“I just knew my pitches weren’t having action, and the hitters were letting me know that as well,” Suppan said. “With that little adjustment, getting my hands moving with my leg, it got my arm in a better position and my fingers on top of the ball. I was very excited about that.

“I think I was doing that in the past. I just wasn’t aware that I was doing it of late.”


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Emptying Thursday's notebook

Some final notes after a 5-3 loss to the Giants in Scottsdale…

Jeff Suppan threw fastballs and changeups in an uneventful six-up, six-down spring debut and was happy with his afternoon. He focused on spotting his fastball and keeping his change-up low in the strike zone. 
“I felt good,” he said. “My goal was to go out and get ahead. That was No. 1. No. 2, I wanted to have a good downhill plane. I felt like I accomplished that.”
Suppan had to do a double-take when Giants starter Barry Zito drilled Prince Fielder with a pitch. (You can read some more about that later on 
“I was like, ‘What?’ I had to think what happened,” Suppan said. “Then, I remembered.”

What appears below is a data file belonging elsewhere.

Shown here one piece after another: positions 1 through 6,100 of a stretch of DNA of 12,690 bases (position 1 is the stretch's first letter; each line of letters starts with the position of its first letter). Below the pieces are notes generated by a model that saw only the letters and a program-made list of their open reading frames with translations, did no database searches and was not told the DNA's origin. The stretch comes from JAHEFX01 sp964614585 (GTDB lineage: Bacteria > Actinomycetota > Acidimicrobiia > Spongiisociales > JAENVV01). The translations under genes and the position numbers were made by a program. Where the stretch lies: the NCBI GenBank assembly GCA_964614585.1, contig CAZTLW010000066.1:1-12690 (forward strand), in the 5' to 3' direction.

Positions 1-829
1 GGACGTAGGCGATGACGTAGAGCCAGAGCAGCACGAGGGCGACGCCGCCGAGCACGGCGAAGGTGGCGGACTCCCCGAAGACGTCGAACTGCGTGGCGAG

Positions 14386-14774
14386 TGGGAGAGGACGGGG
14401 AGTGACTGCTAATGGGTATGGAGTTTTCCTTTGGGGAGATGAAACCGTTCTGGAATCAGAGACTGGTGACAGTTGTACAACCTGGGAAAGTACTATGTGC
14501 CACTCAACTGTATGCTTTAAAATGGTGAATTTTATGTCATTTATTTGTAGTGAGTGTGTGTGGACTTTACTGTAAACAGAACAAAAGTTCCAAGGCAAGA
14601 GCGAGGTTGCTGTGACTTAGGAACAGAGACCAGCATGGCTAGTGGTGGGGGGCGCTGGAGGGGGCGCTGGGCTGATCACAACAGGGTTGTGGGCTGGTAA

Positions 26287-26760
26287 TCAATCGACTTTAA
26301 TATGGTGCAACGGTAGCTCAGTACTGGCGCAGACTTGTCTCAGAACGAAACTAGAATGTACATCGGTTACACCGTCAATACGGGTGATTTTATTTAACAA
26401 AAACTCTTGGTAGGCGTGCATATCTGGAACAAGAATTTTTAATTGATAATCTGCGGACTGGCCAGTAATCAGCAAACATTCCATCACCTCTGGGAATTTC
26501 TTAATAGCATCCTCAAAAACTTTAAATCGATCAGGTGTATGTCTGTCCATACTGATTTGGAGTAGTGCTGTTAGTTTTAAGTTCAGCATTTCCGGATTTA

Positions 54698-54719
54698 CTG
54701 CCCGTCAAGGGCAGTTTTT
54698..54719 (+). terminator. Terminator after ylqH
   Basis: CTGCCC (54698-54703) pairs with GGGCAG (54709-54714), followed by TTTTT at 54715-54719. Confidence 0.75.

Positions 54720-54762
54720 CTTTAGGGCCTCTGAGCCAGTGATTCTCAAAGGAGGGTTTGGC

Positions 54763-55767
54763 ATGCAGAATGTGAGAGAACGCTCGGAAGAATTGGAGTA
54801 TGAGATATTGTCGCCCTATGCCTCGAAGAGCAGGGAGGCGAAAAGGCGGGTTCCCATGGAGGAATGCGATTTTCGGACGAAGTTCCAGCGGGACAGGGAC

Macha called the Zito-Fielder incident a, “non-issue.”
Macha found a number of silver linings to the afternoon, and one of them didn’t show up in the box score. In Weeks’ second at-bat, he checked his swing on a Todd Wellemeyer pitch in the dirt without any complications. That was something of a big deal to Macha considering that Weeks is returning from a 2009 season mostly lost to wrist surgery. Weeks was injured on a check swing last year, Macha said. 
Ryan Braun should make his spring debut on Friday after getting Thursday afternoon off but Macha couldn’t say for sure whether shortstop Alcides Escobar would start. Escobar had two root canals on Thursday (ouch) and has another dentist appointment scheduled for next week. 
On Friday, we should be able to provide more of an injury report on third baseman Mat Gamel, who was scratched Thursday because of a sore right shoulder, and pitcher Josh Butler, who has been bumped back a bit because of his own sore right arm. 
Macha cautioned against reading too much into center fielder Carlos Gomez hitting second on Thursday. “We had problems with our two- and our five-hole last year, so we’ll give some [different] guys a chance to go out there,” Macha said. 
Speaking of the outfield, look for Jim Edmonds to get the start in center field or right field on Friday against the A’s. It’s Ben Sheets against Yovani Gallardo, whose contract was renewed Thursday, at Phoenix Municipal Stadium. If you have’s gameday audio package, you can listen to the exclusive webcast at Brian Anderson and Bill Schroeder will step behind the mic for the first time this year.